Compiler Differences (under Linux)

Discussion in 'C Programming' started by sternr, Feb 20, 2011.

  1. sternr

    sternr Guest

    Hi,

    In C\C++, method invocation is translated to the following behaviour:
    1. push the method arguments to the stack
    2. move the program counter to the method's instrunctions address
    3. the new method will always start with the following instruction set:
    push %ebp
    move %esp, %ebp
    push %edi
    push %esi
    pusb %ebx

    4. and will end with the reverse code (pop).

    My question is: are there any differences in this behaviour between different C compilers (under linux)?
    If so, could you give an example?

    Thanks!

    --sternr
    sternr, Feb 20, 2011
    #1
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  2. sternr

    Eric Sosman Guest

    On 2/20/2011 9:51 AM, sternr wrote:
    > Hi,
    >
    > In C\C++, method invocation is translated to the following behaviour:
    > 1. push the method arguments to the stack


    Maybe. Some systems pass arguments in registers, or in a mix
    of registers and memory locations, or in stranger ways.

    > 2. move the program counter to the method's instrunctions address


    Maybe. At least one system uses a special instruction that
    points to a location a few bytes *before* the first instruction of
    the called function.

    > 3. the new method will always start with the following instruction set:
    > push %ebp
    > move %esp, %ebp
    > push %edi
    > push %esi
    > pusb %ebx


    Not on an IBM zSeries or a Sun SPARC or ...

    > 4. and will end with the reverse code (pop).


    Again, you're making a lot of unwarranted assumptions about the
    architecture and instruction set of the platform on which you run C.
    On some systems the called function cleans up the stack (or whatever
    mechanism is used for arguments and local storage), while on other
    systems it's the caller's responsibility, and on still others it's a
    shared task.

    > My question is: are there any differences in this behaviour between different C compilers (under linux)?
    > If so, could you give an example?


    What this all boils down to is that you've asked your question in
    the wrong newsgroup. You're not asking about C -- which runs on many
    systems with many varying ways of doing things -- but about Linux, and
    apparently about Linux on a specific kind of hardware. You should try
    a Linux forum, not a language forum. Good luck!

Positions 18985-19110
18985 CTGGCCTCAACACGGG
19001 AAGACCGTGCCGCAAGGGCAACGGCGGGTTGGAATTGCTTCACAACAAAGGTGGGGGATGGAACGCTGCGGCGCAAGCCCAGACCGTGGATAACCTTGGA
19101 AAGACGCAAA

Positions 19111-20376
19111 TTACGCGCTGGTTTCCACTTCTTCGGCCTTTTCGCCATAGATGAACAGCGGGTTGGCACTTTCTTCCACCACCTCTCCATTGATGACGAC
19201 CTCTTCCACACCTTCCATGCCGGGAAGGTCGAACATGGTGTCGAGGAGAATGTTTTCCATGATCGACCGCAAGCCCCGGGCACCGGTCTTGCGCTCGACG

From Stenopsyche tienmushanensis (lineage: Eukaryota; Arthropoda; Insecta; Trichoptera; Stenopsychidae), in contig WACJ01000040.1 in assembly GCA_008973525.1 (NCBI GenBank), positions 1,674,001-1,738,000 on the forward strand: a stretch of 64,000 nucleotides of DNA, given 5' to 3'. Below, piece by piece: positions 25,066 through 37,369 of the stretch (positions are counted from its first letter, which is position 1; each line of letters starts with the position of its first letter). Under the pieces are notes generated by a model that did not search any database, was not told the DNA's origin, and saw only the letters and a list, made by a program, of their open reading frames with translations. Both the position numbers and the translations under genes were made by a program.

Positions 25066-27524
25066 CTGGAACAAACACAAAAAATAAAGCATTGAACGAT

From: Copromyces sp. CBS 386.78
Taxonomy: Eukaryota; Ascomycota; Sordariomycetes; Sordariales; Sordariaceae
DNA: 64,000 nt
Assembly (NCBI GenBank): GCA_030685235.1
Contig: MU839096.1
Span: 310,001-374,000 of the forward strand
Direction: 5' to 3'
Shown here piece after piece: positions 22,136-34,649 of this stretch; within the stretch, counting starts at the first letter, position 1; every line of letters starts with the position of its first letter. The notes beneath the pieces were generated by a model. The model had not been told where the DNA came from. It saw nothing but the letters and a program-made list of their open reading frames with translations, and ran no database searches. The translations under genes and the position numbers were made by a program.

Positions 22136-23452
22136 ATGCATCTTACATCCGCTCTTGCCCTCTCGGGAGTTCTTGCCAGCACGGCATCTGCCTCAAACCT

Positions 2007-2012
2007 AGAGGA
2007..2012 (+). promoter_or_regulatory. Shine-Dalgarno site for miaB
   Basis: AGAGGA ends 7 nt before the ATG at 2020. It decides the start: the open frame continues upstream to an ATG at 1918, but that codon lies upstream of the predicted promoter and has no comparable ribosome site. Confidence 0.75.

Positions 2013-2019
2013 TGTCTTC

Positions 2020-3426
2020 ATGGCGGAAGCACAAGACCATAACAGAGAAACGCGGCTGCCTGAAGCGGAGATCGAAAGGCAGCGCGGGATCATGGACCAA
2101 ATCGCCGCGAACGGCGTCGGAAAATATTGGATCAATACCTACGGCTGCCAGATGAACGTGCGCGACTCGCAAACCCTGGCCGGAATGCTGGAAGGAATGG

--
    Eric Sosman
    lid
    Eric Sosman, Feb 20, 2011
    #2
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  3. sternr <> writes:

    > My question is: are there any differences in this behaviour between
    > different C compilers (under linux)? If so, could you give an
    > example?


    The calling convention is part of the ABI for the particular
    architecture. So it's probably not that topical here. Wikipedia lists
    different CC's here: http://en.wikipedia.org/wiki/Calling_convention

    There you will find that the conventions is largely a product of how
    many registers are available. Your example would have been different
    on linux-pppc, for instance.


    --
    /Wegge

    Leder efter redundant peering af dk.*,linux.debian.*
    Anders Wegge Keller, Feb 20, 2011
    #3
  4. In article <>,
    sternr <> wrote:
    >Hi,
    >
    >In C\C++, method invocation is translated to the following behaviour:


    I can hardly wait to hear what the regs have to say about your "C\C++".

    That must be the DOS/Windows specific version of the mythical,
    non-existent language that is so often mentioned around here.

    --
    One of the best lines I've heard lately:

    Obama could cure cancer tomorrow, and the Republicans would be
    complaining that he had ruined the pharmaceutical business.

    (Heard on Stephanie Miller = but the sad thing is that there is an awful lot
    of direct truth in it. We've constructed an economy in which eliminating
    cancer would be a horrible disaster. There are many other such examples.)
    Kenny McCormack, Feb 20, 2011
    #4
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